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MIke McCrary is not only a cinematic writer, his cinema is from the eighties and nineties. His storytelling runs like a bullet train that could go off the rails, escalating in hyper violence, direction changes, and insanity. He applies all of this to the social thriller in. Table 13.

The one sane (at least initially) character at the center of the tale is Hank Quinn, a struggling writer surviving in New York as a waiter in an upscale restaurant. He gets to know two of his regulars, Gina and Nathan, an attractive if slightly eccentric couple. One night, they use their wealth to kick start his relationship with Megan, a woman he has fallen for. They use the act to pull in Hank into their twisted games that includes thrill killing. As Hank goes deeper and deeper, his own sanity comes into question.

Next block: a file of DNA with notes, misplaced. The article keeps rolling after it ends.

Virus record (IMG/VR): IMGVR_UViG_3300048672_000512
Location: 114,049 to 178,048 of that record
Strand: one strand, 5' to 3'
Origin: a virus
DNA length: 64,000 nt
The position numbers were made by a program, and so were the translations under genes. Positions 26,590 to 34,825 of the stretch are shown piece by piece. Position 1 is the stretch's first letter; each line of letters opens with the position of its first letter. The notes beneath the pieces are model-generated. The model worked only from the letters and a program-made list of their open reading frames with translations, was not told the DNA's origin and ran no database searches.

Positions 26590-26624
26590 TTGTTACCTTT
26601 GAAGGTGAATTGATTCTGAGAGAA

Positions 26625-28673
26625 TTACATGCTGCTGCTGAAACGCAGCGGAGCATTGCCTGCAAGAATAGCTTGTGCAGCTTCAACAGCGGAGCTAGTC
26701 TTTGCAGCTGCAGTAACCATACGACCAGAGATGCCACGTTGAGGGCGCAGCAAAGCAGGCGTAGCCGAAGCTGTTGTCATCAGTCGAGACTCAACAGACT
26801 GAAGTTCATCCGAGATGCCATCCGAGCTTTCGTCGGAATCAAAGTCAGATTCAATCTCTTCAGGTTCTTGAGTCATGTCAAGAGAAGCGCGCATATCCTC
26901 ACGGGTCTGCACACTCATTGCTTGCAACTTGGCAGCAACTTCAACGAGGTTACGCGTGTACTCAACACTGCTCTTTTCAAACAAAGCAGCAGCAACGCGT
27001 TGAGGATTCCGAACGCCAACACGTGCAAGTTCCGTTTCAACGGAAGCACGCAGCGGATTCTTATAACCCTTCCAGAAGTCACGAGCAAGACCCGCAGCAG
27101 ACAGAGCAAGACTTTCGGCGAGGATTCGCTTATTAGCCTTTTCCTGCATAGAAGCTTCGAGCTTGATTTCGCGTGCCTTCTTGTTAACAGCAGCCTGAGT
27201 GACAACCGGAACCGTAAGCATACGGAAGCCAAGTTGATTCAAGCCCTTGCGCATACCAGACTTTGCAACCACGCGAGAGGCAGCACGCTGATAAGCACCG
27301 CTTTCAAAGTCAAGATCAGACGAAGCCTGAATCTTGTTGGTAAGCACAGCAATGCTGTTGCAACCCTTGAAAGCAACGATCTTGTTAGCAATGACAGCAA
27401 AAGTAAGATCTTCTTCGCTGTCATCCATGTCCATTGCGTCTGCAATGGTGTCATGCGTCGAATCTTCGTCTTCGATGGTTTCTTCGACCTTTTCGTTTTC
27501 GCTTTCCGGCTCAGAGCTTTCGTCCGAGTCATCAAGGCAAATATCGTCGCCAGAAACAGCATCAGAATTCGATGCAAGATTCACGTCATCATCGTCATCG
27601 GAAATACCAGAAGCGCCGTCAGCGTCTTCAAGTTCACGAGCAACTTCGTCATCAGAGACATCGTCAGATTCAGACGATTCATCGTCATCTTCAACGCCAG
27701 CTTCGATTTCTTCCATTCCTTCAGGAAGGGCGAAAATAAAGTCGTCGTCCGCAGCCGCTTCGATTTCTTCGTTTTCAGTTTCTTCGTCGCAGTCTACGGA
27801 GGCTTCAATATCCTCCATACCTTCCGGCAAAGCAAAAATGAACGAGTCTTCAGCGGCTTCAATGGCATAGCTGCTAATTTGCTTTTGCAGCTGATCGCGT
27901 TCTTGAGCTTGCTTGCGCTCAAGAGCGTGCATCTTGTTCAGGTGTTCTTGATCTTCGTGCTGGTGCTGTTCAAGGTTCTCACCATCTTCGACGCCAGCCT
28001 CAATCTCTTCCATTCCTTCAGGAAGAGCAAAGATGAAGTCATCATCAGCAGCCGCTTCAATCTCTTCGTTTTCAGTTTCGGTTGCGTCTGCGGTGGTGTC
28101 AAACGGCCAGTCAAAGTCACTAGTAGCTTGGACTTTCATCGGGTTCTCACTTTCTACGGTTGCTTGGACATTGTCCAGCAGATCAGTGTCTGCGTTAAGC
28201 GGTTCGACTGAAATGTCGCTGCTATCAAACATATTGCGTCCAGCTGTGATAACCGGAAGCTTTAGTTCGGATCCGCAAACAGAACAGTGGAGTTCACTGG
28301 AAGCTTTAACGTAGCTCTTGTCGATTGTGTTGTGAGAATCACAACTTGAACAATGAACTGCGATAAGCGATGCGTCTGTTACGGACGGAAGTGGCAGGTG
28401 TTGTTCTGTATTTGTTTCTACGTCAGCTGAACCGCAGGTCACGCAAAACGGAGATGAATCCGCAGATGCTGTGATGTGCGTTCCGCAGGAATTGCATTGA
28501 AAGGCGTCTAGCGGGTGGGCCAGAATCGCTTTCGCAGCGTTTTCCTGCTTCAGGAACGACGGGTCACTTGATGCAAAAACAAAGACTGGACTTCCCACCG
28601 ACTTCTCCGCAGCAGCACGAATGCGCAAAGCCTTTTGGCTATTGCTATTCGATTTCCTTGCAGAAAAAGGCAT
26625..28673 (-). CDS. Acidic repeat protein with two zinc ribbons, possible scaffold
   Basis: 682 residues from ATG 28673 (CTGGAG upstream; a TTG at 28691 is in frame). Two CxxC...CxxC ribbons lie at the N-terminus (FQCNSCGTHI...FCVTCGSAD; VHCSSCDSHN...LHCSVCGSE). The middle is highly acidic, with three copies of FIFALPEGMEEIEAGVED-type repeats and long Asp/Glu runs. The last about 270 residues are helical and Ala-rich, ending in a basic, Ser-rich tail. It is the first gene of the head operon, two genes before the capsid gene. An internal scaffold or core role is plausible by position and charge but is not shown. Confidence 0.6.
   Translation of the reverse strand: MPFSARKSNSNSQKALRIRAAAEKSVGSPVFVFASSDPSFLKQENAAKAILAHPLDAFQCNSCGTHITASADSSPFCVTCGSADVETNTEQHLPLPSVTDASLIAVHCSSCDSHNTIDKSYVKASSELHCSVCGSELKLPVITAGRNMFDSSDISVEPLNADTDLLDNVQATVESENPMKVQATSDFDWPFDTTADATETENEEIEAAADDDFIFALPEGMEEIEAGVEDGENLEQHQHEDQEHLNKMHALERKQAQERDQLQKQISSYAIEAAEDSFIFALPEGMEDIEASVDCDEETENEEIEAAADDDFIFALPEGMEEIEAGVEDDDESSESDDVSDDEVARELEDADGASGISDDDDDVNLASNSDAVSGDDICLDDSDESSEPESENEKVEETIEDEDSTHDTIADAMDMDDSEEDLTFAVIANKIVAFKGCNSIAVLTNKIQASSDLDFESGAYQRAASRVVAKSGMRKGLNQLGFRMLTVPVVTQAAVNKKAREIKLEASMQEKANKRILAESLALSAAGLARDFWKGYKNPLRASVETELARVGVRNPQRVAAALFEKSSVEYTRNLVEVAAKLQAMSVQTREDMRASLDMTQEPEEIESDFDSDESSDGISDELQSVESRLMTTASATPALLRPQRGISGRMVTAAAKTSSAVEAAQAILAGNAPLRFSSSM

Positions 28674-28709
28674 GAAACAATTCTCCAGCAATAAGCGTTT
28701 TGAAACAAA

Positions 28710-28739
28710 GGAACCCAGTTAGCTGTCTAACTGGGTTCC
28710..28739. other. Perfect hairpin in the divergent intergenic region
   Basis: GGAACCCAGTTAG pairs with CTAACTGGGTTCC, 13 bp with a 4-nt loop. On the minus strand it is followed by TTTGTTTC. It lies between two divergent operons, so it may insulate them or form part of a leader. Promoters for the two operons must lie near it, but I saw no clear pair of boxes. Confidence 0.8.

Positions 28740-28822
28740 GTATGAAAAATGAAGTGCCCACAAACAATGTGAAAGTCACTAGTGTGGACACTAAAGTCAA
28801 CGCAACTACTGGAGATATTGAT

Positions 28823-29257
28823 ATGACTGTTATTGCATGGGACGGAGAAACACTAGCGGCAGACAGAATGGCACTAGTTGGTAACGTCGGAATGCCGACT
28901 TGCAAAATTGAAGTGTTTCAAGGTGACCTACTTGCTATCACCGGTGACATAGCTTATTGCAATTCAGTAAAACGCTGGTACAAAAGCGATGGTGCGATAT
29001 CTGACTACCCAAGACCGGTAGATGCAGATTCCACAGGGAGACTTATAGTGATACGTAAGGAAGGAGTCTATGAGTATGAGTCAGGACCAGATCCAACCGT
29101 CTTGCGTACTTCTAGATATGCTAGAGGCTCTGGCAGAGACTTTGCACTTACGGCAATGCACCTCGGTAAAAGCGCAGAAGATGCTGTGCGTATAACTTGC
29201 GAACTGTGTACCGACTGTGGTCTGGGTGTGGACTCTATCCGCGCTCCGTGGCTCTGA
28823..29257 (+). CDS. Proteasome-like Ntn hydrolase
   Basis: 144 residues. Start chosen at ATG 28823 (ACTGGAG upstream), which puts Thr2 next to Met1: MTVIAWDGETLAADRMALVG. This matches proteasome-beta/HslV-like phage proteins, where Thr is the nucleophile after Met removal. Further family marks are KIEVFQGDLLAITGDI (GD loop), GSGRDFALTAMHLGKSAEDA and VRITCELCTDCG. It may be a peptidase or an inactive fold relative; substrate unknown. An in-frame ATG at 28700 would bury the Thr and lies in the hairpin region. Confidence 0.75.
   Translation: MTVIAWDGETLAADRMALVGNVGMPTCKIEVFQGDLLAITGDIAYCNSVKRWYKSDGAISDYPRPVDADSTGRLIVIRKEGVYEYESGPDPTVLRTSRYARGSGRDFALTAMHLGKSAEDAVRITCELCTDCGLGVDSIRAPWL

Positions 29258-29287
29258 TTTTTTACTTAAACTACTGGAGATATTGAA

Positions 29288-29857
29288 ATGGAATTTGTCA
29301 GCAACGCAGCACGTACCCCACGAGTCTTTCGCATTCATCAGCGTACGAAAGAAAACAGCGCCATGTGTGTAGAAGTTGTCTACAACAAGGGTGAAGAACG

McCrary keeps it all moving. He establishes Hank and his working world by following him in its bustle that quickly leads us into being introduced to Nathan and Gina. When he gets involved with the two, he ramps up into violence and dark absurdity. Hank not only finds himself trapped by the two, but between them. He uses the themes of class and relationships as story elements he he uses a connective material he allows the reader to notice instead of meditate on.

Table 13 works as a great summer read for the daring. Once again, MIke McCrary is off the chain. Let's hope they never catch him.


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